My prefered libation is gin with some tonic or sparlking water. I'm not picky and prefer to save my money for bicycles and bike parts, so I usually drink the cheaper stuff. I recently read that most cheap gin is just neutral alcohol and flavored with juniper berries, while real/decent gin is distilled from juniper berries. I also read that gin made from juniper berries is better/less bad for you. Also read that Gordon's Dry London Gin was a good, moderately priced option made from actual juniper berries.

Went to my local ABC (I'm from a state without ABCs and one of the only things I truly hate about living here is dealing with liquor stores being closed on Sundays, closing at 21:00, and have so few locations. Just a general pain in the neck AND it chaffs at my anti-authoritarian nature. Anyway.) and picked up some Gordon's. It was distilled in Norwalk, CT and says 100% Neutral Grain Spirits.

Anyone have any idea if this means it's just flavored gin or actually made from juniper berries?
I have been unable to find the answer to this question! Thank you in advance!
So flavored, but that's basically what gin is: a flavored alcohol. Like Kool-aid is to sugar water.

The basic quality behind spirits, i.e, gin, vodka -- is the distillation process. The more its distilled, the greater the quality. Of course there are other requirement such as type of grain and their quality as well.

Repeated distillation removed congeners -- those impurities that are chiefly responsible for your hangover.

Last edited by KraneXL; 07-22-18 at 07:53 AM.
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Old 07-20-18, 11:32 AM
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It makes a good glass cleaner too ..
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Old 07-20-18, 11:39 AM
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Originally Posted by nayr497 View Post
My prefered libation is gin with some tonic or sparlking water. I'm not picky and prefer to save my money for bicycles and bike parts, so I usually drink the cheaper stuff. I recently read that most cheap gin is just neutral alcohol and flavored with juniper berries, while real/decent gin is distilled from juniper berries. I also read that gin made from juniper berries is better/less bad for you. Also read that Gordon's Dry London Gin was a good, moderately priced option made from actual juniper berries.

Went to my local ABC (I'm from a state without ABCs and one of the only things I truly hate about living here is dealing with liquor stores being closed on Sundays, closing at 21:00, and have so few locations. Just a general pain in the neck AND it chaffs at my anti-authoritarian nature. Anyway.) and picked up some Gordon's. It was distilled in Norwalk, CT and says 100% Neutral Grain Spirits.

Anyone have any idea if this means it's just flavored gin or actually made from juniper berries?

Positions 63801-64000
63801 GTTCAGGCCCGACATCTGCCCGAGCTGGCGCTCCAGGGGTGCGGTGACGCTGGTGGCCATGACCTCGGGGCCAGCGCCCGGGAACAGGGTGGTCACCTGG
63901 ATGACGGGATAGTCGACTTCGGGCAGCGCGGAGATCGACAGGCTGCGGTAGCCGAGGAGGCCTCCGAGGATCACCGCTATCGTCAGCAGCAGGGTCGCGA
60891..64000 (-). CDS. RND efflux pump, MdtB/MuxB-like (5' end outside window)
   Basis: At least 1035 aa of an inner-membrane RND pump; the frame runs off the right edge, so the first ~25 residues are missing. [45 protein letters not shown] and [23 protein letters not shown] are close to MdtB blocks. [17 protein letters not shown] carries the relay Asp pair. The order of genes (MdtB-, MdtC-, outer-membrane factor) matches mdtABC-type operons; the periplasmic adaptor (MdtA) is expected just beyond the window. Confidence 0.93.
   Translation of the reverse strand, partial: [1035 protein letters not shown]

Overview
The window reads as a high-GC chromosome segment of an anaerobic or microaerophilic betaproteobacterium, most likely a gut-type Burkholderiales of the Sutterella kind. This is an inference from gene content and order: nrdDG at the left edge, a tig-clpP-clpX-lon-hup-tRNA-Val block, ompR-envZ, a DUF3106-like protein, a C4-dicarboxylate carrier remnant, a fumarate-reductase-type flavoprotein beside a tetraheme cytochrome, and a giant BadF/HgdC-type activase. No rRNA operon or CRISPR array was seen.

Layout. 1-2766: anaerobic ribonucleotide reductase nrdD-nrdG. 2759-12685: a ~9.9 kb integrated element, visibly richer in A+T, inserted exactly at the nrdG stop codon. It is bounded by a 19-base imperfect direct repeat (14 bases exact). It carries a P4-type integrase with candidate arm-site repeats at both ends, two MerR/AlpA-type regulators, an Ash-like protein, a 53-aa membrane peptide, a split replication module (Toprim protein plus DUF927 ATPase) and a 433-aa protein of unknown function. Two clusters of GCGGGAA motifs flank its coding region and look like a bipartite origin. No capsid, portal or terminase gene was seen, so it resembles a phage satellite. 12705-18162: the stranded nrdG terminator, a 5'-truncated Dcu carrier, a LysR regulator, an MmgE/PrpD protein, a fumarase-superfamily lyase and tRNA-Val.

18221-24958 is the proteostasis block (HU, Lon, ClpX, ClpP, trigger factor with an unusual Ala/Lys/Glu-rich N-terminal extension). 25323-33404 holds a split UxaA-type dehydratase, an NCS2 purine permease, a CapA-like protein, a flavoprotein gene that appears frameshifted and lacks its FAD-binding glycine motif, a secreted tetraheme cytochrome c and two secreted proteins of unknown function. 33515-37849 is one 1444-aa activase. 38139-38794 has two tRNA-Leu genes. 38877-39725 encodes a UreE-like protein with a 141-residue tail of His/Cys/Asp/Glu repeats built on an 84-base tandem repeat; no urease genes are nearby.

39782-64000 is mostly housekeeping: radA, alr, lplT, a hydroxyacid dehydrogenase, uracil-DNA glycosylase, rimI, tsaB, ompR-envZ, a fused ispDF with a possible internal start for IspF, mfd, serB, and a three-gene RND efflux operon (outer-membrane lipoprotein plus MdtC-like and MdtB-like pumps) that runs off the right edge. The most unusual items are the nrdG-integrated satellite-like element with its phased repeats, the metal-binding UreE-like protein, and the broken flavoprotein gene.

I have been unable to find the answer to this question! Thank you in advance!
Not sure about spirit law where you are.In the UK,if its says "London Dry Gin" its made properly,with the botanicals in the spirit,or in the goose neck of the still (Bombay Saphire).
If it just says GIN,it can be gin flavoured syrup,with spirit and water added.
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Old 07-22-18, 07:30 AM
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Gin tastes horrible Yuck!! I'll take my martini with vodka, please. Shaken and with a slice of citrus fruit in it, too.
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Old 07-22-18, 07:39 AM
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Originally Posted by nayr497 View Post
I recently read that most cheap gin is just neutral alcohol and flavored with juniper berries, while real/decent gin is distilled from juniper berries. I also read that gin made from juniper berries is better/less bad for you.
"Neutral alcohol" is just ethanol and water (vodka, more or less). It's "neutral" because it has no extra flavors.

The "bad for you" stuff is the alcohol.

Flavored alchohol isn't magically better for you.

Originally Posted by nayr497 View Post
Wow! That was informative, thanks for those links!! Hmm, so it seems like unless I spring for something actually good, I'm probably drinking NGS...welp, that foils my plan
You will always be drinking "neutral spirit" (ethanol and water).
​​​​​​​

Last edited by njkayaker; 07-22-18 at 07:45 AM.
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Old 07-22-18, 10:55 AM
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Gin tastes horrible
that's why you add tonic , perhaps with Quinine, if in the malaria infested Colonies..
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Old 07-24-18, 06:14 AM